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First Ride: Shimano Dura-Ace 9150 Di2

Mat gets to ride Shimano's brand new Dura-Ace Di2 groupset

Shimano has revealed more details of its top-level Dura-Ace 9150 Di2 electronic groupset, and has had the chance to use it for the first time.

Shimano has brought me out to Calpe, Spain, where several of its pro teams are currently running training camps, to check out the new products and use it for the first time. I’ve been on two (very wet and cold) rides using Dura-Ace 9150 today, one of an hour and the other of two hours, so these are very much first impressions.

- First Look: Shimano’s new 2017 Dura-Ace power meter


There are several noticeable ways in which Dura-Ace 9150 Di2 performs differently from previous versions.

1. Improved shift feel

First, shifts feel slightly different. There’s more of a definite click when you press the buttons. You had a click before, but now it’s bigger. Di2 still isn’t as clicky as Campagnolo EPS but you definitely get a little more feedback than before, especially when you’re in full finger gloves like I was today (two pairs! I know, your heart bleeds for me).

Shimano 9150 on Giant - 41.jpg


2. Altered hood buttons

While we’re talking about the shifters, they have a button at the front of the hood, under the hood cover. Buttons have been there since 2012 although Shimano has changed the design now, moved their position, and made them more clicky. They're altogether easier to use.

Shimano 9150 on Giant - 51.jpg

What are these buttons for? Well, you can set up the system using Shimano's software to have these buttons as extra shifters. You could have the one on the left lever move the rear derailleur inboard and the one on the right lever move it the opposite way.

Shimano 9150 on Giant - 50.jpg

Alternatively, you can set up your system so that the buttons change the display on a Garmin Edge bike computer.

Shimano 9150 on Giant - 68.jpg

Each of these buttons can have two different functions, one when you press it and the other when you press and hold it. Shimano invites third party manufacturers to come up with other uses for the buttons, which will send commands via a private ANT+ protocol. There’s no reason why other bike computer manufacturers couldn’t join Garmin in making use of the facility, or other brands coming up with a totally new way of using it.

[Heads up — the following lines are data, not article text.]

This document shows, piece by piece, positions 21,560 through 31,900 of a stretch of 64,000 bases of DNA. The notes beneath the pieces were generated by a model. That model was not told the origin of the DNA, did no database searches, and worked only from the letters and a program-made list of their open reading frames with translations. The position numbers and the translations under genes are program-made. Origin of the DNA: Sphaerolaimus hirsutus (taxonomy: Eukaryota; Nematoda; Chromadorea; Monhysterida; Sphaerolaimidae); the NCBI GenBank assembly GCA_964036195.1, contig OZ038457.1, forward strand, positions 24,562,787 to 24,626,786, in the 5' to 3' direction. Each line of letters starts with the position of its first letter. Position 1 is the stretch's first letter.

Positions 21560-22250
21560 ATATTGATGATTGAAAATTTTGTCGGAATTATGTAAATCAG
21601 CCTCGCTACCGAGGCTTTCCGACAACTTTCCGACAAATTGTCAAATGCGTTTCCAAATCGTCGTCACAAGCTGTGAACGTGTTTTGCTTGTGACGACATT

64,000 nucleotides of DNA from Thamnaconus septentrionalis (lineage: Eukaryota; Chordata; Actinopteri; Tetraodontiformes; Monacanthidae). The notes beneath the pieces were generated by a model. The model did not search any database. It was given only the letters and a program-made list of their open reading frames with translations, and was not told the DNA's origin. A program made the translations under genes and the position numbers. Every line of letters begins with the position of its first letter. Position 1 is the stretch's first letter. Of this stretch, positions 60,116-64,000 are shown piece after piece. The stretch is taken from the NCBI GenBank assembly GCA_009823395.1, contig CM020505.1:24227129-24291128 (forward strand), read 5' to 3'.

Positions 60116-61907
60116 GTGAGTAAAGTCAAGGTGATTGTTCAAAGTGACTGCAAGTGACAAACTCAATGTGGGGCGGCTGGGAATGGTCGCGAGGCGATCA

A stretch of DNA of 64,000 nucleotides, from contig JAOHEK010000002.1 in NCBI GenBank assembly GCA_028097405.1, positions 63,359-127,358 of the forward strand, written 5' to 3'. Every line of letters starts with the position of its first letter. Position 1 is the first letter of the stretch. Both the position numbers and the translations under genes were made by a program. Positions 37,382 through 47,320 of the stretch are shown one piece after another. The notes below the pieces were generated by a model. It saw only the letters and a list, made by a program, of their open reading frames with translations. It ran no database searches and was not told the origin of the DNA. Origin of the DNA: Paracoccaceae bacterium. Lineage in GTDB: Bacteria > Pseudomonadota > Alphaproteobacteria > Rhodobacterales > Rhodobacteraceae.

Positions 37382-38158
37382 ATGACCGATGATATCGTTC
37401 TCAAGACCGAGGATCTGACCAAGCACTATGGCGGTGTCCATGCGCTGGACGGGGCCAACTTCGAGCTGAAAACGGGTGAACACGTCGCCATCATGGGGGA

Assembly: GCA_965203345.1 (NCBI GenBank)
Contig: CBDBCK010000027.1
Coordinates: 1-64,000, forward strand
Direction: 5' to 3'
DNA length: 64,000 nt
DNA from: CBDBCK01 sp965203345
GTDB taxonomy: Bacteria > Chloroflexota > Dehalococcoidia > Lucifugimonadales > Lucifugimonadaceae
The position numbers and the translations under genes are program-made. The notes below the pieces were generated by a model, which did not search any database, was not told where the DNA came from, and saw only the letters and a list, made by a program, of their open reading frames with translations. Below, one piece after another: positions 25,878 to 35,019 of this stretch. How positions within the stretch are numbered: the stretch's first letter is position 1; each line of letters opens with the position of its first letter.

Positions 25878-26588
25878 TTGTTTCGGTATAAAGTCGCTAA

3. Redesigned junction box

The Junction A unit that was previously a cuboid shape has been completely redesigned. 

Shimano 9150 on Giant - 11.jpg

Some brands, including Trek and Look, hid the previous version Junction A away inside the frame but most positioned it underneath the stem.

The new one can be plugged into the end of your handlebar, which is neat and more aerodynamically efficient. 

There's another version of the Junction A unit that manufacturers can fit into a recessed frame.


4. Go auto with Synchro Shift

This new Junction A unit allows you to switch between shift modes: manual, semi-Synchro Shift or full Synchro Shift.

Manual is yer bog standard changing setup: one button moves the rear derailleur one way, another button moves it the other way, and it’s similar set up for the front mech. As previously, you can tinker with the system and have your left-hand lever control the rear derailleur if you like. In fact, any of the three buttons on either shifter can move either derailleur in either direction.

If you go to full Synchro Shift, you simply press a button for a lower gear and the Di2 system will move you to the next lowest gear available even if that means shifting chainrings. So one push of a button and the system could move you from the large chainring to the small chainring, and from a large sprocket to a smaller sprocket. Geddit? 


If you were using the small chainring and one of the small sprockets and pressed the button to move to a higher gear, the system might move you automatically to the large chainring and a larger sprocket. Put simply, the system will put you into the next ratio up, and if that means moving both derailleurs, it’ll do that.

Synchro Shift is fully customisable. You can go into Shimano's user friendly app and decide what will happen when you press up or down from any chainring/sprocket combination.